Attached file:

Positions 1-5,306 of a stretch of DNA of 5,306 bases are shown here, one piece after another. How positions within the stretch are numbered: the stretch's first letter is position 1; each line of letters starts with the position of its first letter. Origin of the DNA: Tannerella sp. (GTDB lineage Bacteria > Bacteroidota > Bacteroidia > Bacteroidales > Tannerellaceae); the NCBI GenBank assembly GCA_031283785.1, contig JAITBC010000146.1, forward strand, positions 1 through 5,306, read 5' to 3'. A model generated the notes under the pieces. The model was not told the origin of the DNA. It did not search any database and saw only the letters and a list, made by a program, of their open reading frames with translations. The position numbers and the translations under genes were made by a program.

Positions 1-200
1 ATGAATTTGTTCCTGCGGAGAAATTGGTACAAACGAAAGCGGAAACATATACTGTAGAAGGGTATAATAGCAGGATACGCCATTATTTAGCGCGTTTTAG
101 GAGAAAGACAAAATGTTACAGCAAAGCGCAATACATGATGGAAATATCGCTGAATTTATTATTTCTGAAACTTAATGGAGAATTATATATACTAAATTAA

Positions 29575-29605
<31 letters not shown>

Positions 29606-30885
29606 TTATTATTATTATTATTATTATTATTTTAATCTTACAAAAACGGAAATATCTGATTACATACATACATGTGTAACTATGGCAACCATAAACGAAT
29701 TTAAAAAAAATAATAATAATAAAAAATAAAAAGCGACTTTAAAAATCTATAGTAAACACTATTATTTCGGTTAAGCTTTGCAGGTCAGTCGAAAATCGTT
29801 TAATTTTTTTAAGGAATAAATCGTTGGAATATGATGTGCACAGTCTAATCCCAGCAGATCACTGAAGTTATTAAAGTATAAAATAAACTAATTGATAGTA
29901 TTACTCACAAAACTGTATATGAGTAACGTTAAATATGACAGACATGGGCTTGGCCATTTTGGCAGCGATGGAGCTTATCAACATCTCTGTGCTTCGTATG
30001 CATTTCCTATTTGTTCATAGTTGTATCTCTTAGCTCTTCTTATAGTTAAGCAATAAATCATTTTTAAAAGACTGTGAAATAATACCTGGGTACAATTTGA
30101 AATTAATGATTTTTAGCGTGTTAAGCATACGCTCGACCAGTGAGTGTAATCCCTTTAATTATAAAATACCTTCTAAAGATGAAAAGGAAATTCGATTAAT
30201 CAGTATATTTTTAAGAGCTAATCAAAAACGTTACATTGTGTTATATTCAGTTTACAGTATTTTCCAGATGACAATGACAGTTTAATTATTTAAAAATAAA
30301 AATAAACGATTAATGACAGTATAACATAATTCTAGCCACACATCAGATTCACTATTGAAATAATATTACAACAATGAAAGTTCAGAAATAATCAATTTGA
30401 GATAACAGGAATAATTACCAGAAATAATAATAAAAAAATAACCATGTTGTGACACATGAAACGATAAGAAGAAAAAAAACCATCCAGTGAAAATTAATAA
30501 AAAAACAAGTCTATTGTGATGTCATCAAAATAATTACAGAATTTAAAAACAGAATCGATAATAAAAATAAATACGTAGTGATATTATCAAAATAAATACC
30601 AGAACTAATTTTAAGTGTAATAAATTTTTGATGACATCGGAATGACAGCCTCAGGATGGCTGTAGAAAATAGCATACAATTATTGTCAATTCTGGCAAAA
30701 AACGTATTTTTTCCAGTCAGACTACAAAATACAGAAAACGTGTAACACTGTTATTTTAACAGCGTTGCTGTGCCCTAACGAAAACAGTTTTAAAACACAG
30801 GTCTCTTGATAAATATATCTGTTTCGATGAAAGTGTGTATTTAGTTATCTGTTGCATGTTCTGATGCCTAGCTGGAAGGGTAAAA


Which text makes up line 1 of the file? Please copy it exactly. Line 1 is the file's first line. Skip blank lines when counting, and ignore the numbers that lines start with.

Positions 1-5,306 of a stretch of DNA of 5,306 bases are shown here, one piece after another. How positions within the stretch are numbered: the stretch's first letter is position 1; each line of letters starts with the position of its first letter. Origin of the DNA: Tannerella sp. (GTDB lineage Bacteria > Bacteroidota > Bacteroidia > Bacteroidales > Tannerellaceae); the NCBI GenBank assembly GCA_031283785.1, contig JAITBC010000146.1, forward strand, positions 1 through 5,306, read 5' to 3'. A model generated the notes under the pieces. The model was not told the origin of the DNA. It did not search any database and saw only the letters and a list, made by a program, of their open reading frames with translations. The position numbers and the translations under genes were made by a program.